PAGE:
New Délifrance report highlights opportunities for food operators in Ireland’s OOH breakfast landscape
Almost a quarter (22%) of 18-24-year-olds now eat breakfast on-the-go every day or most days, new report reveals
8 August 2022 | 0
Ireland’s OOH breakfast market is picking up, according to new Délifrance research, with 22% of consumers now eating breakfast OOH during the week, and 18% over the weekend.
To help food operators understand the nation’s attitudes towards breakfast, the leading bakery products supplier surveyed 500 consumers from across the country to create ‘Prove it: Breakfast in Ireland: unlocking the opportunities in the occasion’.
Revealing trending Irish breakfasts and key drivers for OOH breakfast diners, the report highlights how food operators can adapt their offering and operations, to attract and retain consumers in this growing sector.
Breakfasts were eaten predominantly at home over the last few years due to lockdowns and the increase in homeworking. Perhaps explaining why breakfast has become more of an institution: the research reveals almost one in four (24%) of Irish consumers now eat breakfast more frequently.
Reflecting overarching trends that emerged during the pandemic, weekday breakfasts have a strong focus on health, with cereal, toast and oat-based breakfasts as the top three choices. At the weekends, however, more than 1 in 4 (27%) consumers choose breakfasts because they feel like a treat, (vs. less than 1 in 10 in the week), and the majority (44%) indulge in a cooked breakfast, with toast (37%) and cereal or granola (34%) taking second and third place.
The OOH market is driven by younger markets. Almost a quarter (22%) of 18-24-year-olds now eat breakfast on-the-go every day or most days. Dine in breakfasts are most popular with the 25-34s, and 14% of these dine in at least once a week.
Good value is key to almost half (49%) of dine in breakfasters, and the average price paid for a dine in breakfast is €8.51 – 60% more than a grab and go breakfast. This could explain the popularity of subscriptions and loyalty schemes, which 51% of OOH breakfasters use. These are also proving effective, generating repeat custom for operators, with three quarters of OOH breakfasters that use them ‘always’ or ‘usually’ going to that particular food outlet.
Stéphanie Brillouet, marketing director for Northern Europe and North America at Délifrance, said: “The allure of the full Irish is impossible to resist for the majority of consumers at the weekend! For those dining on-the-go during the week, hot sandwiches, smoothies and pastries like the ubiquitous Irish jambon are the top three choices, with on-the-go breakfasters more likely to be seeking a treat. Clearly Irish breakfasters love their food!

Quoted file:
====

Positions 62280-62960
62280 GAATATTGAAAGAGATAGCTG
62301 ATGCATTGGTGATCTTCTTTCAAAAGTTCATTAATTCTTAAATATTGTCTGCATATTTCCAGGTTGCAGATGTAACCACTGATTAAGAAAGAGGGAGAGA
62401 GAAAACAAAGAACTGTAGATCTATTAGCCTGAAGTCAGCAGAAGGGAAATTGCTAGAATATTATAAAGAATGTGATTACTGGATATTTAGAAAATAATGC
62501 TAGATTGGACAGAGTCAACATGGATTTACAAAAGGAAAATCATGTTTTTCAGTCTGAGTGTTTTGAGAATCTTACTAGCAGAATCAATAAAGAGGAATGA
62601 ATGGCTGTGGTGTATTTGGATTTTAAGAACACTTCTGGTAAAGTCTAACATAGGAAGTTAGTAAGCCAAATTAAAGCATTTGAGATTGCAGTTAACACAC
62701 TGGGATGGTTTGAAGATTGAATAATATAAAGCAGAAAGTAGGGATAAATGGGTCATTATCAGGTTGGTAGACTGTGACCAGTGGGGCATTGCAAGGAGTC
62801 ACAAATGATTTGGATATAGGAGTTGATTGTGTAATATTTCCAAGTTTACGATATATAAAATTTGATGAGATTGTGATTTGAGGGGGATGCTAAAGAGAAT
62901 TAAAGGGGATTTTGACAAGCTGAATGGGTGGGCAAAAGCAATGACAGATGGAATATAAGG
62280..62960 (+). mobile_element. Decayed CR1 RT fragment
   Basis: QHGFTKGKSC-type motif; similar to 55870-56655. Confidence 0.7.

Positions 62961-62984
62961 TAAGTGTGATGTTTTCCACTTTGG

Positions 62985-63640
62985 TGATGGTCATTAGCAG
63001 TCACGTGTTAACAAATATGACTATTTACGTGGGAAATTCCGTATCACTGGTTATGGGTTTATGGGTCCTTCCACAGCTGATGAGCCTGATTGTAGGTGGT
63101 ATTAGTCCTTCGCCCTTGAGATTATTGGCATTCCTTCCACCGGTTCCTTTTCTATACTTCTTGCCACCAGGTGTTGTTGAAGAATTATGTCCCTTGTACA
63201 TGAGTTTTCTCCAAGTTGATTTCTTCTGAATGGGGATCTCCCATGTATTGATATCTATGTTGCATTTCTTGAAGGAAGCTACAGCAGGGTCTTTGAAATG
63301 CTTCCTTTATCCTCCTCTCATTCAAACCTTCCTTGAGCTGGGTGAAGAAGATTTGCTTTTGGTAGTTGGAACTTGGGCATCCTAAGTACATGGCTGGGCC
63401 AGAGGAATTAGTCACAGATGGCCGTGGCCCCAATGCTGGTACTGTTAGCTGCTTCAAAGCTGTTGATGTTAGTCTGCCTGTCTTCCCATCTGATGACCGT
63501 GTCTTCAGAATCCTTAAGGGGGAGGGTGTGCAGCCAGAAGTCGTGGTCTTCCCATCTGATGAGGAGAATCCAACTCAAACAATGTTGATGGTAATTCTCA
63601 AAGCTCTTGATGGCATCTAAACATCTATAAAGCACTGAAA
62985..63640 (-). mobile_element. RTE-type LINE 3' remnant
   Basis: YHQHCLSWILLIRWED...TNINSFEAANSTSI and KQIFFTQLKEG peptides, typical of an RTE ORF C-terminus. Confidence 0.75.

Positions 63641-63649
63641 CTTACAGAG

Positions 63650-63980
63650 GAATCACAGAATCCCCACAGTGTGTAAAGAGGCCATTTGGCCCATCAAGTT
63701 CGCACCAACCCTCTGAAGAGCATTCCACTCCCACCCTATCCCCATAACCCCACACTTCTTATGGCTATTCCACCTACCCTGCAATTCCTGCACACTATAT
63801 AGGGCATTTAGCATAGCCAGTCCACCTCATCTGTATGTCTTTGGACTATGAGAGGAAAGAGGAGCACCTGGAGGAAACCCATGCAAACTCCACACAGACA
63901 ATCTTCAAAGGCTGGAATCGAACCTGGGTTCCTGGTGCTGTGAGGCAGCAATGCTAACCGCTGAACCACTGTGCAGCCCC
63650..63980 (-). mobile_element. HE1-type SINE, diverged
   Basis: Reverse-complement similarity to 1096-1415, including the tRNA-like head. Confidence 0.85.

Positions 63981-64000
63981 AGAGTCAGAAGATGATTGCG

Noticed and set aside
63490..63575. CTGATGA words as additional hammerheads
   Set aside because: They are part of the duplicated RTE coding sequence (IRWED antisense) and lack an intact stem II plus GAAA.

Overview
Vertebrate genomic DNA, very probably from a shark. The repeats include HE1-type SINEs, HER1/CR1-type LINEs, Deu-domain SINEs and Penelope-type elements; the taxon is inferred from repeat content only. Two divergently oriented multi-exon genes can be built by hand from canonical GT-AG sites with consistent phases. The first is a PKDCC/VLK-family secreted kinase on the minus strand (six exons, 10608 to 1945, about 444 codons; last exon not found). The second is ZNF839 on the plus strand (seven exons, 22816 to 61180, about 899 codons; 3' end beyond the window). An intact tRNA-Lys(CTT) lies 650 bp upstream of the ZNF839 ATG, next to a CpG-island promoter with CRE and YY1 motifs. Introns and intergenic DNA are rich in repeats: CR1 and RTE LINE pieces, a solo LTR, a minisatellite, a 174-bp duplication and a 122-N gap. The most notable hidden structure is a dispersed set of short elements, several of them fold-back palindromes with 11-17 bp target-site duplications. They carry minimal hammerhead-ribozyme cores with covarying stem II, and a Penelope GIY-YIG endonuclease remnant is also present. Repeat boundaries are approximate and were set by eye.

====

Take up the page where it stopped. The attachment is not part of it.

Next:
Breakfast offers a great talking point too. Almost a third (31%) like ‘the craic’ over breakfast at home, as compared to less than 1 in 4 (23%) of the British. And more than two thirds (68%) told us their breakfast choices are guided by friends and family or social media.
It’s great to see the OOH breakfast market picking up, particularly after the last few years. However, today’s OOH breakfaster expects greater variety, being less likely to eat the same breakfast most days, plus price is key for both OTG and dine-in breakfasters. The big challenge for food operators is providing cost-effective options that meet consumer trends for indulgence, health and more – on a limited inventory. So we’ve added breakfast ideas in the report, aimed at helping operators meet several trends in just one dish.”
Bee Farrell, food anthropologist and report partner says,
“It’s fascinating to see how both the occasion and food choices have changed over the last few years – influenced by a wide range of factors.
External influences like social media are having a powerful effect on the dishes chosen by consumers. And trends like indulgence and health are adding subtle nuances to traditional breakfast dishes: porridge made with plant-based milk for example, or toasted sourdough and jam.”
To learn more about the ROI breakfast market, changing consumer attitudes, and how best to capitalise on new market needs, read the Delifrance report ‘Prove it: Breakfast in Ireland: unlocking the opportunities in the occasion’ at https://www.delifrance.com/uk/irish-breakfast-report